When my husband Ray and I bought the brand new little duplex we owned as a rental for 13 years, we thought our elderly mothers might one day want to live there when maintaining their own homes became too difficult for them. In short order, they let us know they had no intention of ever leaving their homes.
We took great pride in that duplex and kept it in pristine condition, even building a shed to accommodate the renters’ wish for more storage. For the first ten years, we had the world’s best renters (not even one bounced check). Ray, however, may disagree about the couple who — when they stopped up the toilet — called him to fix it. Twice Ray went there to plunge it. The second time, he left the plunger after educating them about its use.
I always thoroughly checked renters’ references. That worked well until I rented to a young woman whose references were sterling; her employer thought highly of her and her credit rating and rental records were excellent. A couple of months after renting to her, we drove by the duplex and saw that the windows in her unit were boarded over. When no one answered our knock at that unit, we checked next door and the renter showed us a bullet hole in his adjoining wall.
At that point, I called the police and was told there was “an incident” at the duplex the previous night. When I requested the officer who had investigated the incident to meet me there, he did so. Upon his arrival, I told him that our property had clearly been destroyed and asked him to enter the problem unit with me. He said curtly, “That’s what you can expect when you rent to gang bangers.”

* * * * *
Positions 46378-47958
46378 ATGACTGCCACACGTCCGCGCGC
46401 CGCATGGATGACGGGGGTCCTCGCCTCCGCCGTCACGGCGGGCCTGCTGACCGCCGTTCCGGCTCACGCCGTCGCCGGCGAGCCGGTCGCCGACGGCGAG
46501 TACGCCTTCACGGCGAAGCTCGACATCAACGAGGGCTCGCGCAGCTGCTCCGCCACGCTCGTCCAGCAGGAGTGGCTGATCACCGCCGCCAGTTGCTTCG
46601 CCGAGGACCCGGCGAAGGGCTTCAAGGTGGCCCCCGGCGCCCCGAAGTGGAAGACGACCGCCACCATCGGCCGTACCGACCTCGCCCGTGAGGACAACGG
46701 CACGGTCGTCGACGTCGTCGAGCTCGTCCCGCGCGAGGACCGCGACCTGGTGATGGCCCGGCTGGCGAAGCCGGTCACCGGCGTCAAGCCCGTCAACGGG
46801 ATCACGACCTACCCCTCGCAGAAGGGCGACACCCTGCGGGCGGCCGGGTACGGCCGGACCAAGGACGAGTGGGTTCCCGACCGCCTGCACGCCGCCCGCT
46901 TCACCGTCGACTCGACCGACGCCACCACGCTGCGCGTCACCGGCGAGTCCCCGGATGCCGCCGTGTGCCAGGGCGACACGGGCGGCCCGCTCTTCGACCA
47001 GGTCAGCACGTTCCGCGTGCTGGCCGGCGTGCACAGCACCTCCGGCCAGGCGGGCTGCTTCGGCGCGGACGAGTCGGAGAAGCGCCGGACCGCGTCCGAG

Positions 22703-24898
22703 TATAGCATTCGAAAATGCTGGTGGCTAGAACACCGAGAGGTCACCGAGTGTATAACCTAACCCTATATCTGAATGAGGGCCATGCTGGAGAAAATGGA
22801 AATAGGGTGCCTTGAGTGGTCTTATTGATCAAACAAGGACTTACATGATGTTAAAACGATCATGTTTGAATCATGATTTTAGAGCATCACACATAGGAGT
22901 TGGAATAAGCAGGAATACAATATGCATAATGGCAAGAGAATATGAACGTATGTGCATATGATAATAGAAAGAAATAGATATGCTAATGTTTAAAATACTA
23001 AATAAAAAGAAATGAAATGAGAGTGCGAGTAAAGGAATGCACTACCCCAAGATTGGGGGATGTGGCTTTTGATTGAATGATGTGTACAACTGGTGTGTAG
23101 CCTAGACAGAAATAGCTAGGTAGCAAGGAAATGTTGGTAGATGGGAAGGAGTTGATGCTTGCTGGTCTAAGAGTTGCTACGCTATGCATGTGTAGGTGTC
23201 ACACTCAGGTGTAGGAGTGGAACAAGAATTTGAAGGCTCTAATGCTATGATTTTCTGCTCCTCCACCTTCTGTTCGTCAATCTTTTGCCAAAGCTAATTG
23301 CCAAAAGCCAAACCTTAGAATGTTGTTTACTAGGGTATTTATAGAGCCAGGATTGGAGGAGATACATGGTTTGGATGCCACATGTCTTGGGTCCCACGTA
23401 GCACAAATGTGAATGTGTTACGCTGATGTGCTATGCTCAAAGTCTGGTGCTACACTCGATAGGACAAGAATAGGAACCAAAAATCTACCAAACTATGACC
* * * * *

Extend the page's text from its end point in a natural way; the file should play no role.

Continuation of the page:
“Are you saying we rented to gang bangers?” I asked in astonishment.
“That’s what I am saying,” he said.
I pointed to the in-ground termite bait traps and asked, “Do you really think that landlords who would go to that expense to protect their property would knowingly rent to gang bangers?”
He somewhat grudgingly entered the unit with me and I was stunned to see that someone had been overhauling motorcycles on the living room carpet. A Post-it note covered the bullet hole in the wall. The windows were broken and the steel entry door had been battered, pushing the wall off the sill plate. In the bathroom, the ceiling fan hung from its wires. I asked a second police officer, who belatedly joined us, if the police had done that during a search. He said he didn’t think so, but climbed on the toilet lid and tried to fix the fan.
You have undoubtedly guessed that the young woman I rented the unit to never moved in, but was fronting for someone I would never have considered as a renter. What surprised us is that neither police nor the renter next door notified us of the destruction to our property. According to the police officer, there was no requirement for them to do so. If that is still the case, I hope that city commissioners, during their consideration of expanded rental inspections, make it mandatory that landlords be notified of destruction to their property when police are called to the scene of suspected criminal activity.
Although we had insurance, it cost us a great deal of time, money and worry to evict a tenant to whom we did not rent our property. And the tenant next door? When he left, owing us several months’ rent, we learned that — in spite of our no pets policy — he had a cat who used a corner of the living room carpet for a litter box.
While we remain grateful to the many tenants who took care of our property as if it were their own (one horticulturist improved on our landscaping), we are even more grateful that we sold the duplex and no longer own property in the city.
There are two sides to the renter/landlord story. Commissioners would do well to remember that as they deliberate expanding inspections. As for Ray and me, we have adopted a new rule: Neither a renter nor a landlord be.